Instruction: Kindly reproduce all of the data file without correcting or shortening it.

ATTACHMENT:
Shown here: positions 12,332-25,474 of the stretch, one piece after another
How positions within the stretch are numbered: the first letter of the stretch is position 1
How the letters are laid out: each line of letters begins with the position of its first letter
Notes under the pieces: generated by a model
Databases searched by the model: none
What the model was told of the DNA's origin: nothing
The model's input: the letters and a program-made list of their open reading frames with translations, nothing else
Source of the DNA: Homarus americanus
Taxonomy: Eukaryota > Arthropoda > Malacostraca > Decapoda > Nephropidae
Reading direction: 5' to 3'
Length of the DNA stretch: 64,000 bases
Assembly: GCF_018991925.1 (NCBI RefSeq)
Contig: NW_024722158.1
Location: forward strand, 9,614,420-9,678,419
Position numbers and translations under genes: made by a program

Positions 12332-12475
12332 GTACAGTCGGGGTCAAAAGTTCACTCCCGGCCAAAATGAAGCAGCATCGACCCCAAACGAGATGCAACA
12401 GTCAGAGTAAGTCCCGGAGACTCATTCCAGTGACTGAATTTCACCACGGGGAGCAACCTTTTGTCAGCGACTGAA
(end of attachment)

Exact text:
Shown here: positions 12,332-25,474 of the stretch, one piece after another
How positions within the stretch are numbered: the first letter of the stretch is position 1
How the letters are laid out: each line of letters begins with the position of its first letter
Notes under the pieces: generated by a model
Databases searched by the model: none
What the model was told of the DNA's origin: nothing
The model's input: the letters and a program-made list of their open reading frames with translations, nothing else
Source of the DNA: Homarus americanus
Taxonomy: Eukaryota > Arthropoda > Malacostraca > Decapoda > Nephropidae
Reading direction: 5' to 3'
Length of the DNA stretch: 64,000 bases
Assembly: GCF_018991925.1 (NCBI RefSeq)
Contig: NW_024722158.1
Location: forward strand, 9,614,420-9,678,419
Position numbers and translations under genes: made by a program

Positions 12332-12475
12332 GTACAGTCGGGGTCAAAAGTTCACTCCCGGCCAAAATGAAGCAGCATCGACCCCAAACGAGATGCAACA
12401 GTCAGAGTAAGTCCCGGAGACTCATTCCAGTGACTGAATTTCACCACGGGGAGCAACCTTTTGTCAGCGACTGAA